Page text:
The Death Penalty Should Continue to be Used in the U.S.
Ever since the death penalty has been declared constitutional in 1976, thousands of people have been placed on death row and 314 of them have been executed.( Yaffe,1) Thirty-eight states now allow the death penalty, with New York being the last to adapt this legislation last March. Massachusetts and Iowa have been trying to pass a law that would to allow the death penalty to be used in their states. Capital punishment is most often saved for murder and sometimes arson, treason, burglary, and forcible rape of a 14 year old or under from a 18 year old or older, but it varies within each state. There are many politicians who are trying to pass laws banning the death penalty. There are around 3000 people on death row across the country right now and if these politicians get their way, then 3000 lives will be spared.(Matthews,1) The rage of this issue continues to persist with many people questioning if capital punishment is really the answer to solving the problem of crime. The death penalty sh ould beallowed because it is not inhumane but rather fair and it's continued use will end up helping out society in many ways.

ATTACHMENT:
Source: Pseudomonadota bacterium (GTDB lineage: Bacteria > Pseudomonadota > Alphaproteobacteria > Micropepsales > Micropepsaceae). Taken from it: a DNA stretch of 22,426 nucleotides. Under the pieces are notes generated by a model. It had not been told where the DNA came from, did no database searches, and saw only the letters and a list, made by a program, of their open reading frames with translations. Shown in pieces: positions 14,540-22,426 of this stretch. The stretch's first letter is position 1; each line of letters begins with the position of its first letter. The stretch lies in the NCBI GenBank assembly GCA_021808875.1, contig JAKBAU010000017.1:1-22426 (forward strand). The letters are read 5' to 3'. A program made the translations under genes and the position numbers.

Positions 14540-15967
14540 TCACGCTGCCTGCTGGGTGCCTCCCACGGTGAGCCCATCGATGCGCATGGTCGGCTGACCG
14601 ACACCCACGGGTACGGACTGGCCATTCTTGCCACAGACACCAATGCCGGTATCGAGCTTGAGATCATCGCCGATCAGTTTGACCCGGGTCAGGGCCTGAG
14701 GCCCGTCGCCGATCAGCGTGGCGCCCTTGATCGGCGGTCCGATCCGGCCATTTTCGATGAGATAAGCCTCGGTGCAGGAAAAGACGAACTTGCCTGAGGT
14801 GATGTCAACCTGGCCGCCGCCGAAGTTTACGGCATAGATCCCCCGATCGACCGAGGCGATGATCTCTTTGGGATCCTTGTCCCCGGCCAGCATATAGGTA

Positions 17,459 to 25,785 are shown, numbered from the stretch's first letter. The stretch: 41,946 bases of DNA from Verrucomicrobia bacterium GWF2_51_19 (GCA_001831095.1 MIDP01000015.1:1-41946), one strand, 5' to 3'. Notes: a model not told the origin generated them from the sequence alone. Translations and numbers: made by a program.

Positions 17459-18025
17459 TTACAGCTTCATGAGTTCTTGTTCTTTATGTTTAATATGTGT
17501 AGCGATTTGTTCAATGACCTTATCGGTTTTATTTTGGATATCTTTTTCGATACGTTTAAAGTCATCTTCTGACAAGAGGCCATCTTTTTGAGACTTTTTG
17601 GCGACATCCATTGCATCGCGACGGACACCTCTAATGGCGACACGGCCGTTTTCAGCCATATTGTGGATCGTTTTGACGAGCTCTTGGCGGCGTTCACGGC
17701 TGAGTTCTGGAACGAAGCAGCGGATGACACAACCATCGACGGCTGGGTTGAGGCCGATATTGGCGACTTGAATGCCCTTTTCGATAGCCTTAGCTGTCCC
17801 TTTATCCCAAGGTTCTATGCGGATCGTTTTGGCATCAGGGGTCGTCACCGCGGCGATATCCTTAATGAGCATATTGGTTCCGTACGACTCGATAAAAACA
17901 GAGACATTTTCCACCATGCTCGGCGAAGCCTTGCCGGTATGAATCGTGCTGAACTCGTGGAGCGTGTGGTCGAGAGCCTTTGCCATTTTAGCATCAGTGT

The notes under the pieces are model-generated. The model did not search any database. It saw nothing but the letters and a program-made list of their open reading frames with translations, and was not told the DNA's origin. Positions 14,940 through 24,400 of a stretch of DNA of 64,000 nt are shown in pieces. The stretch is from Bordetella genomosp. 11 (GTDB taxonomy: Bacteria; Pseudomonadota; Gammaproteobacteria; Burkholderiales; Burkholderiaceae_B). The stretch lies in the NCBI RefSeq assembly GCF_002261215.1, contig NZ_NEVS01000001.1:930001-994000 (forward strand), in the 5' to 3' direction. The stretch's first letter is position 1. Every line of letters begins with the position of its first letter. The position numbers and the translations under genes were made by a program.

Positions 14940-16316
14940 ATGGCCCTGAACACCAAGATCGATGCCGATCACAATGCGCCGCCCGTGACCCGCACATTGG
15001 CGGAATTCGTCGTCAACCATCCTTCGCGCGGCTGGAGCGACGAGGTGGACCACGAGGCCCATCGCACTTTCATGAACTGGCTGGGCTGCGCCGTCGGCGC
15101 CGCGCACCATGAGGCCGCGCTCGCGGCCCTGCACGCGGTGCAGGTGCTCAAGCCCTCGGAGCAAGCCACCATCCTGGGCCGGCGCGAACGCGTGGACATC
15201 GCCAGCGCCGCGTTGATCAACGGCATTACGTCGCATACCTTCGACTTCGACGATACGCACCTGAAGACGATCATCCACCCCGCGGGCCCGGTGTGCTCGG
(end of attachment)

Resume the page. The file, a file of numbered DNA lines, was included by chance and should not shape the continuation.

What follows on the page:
Many people who oppose the death penalty say it is inhumane and unfair. These people who oppose it say that all human life has the right to be respected. All human life does have the right to be respected but there is a point when that right can be lost, if someone takes the life of another human being then they have given up that right. Another claim the opposers to the death penalty make is that the death penalty encourages more murders because if people see the authority taking someone's life, then they will think they can do it too. This is not true, if criminals see that more and more people are getting the death penalty, this will cause them to think their actions over. The United Kingdom abolished the death penalty in 1965 and since then, violent crime has more than...
Cited: Matthews, Robert. "The Final Judgement." Focus, 18 November 1995: CD Newsbank.
Rodriquez, Era M. "Court Ponders Limits of Its Own Power." The Recorder, 19
Internet. Yaffe, Deborah. "Federal Court Weighs in on California Rule
for Death Row Cases." New York Times, 4 June 1996: CD Newsbank.
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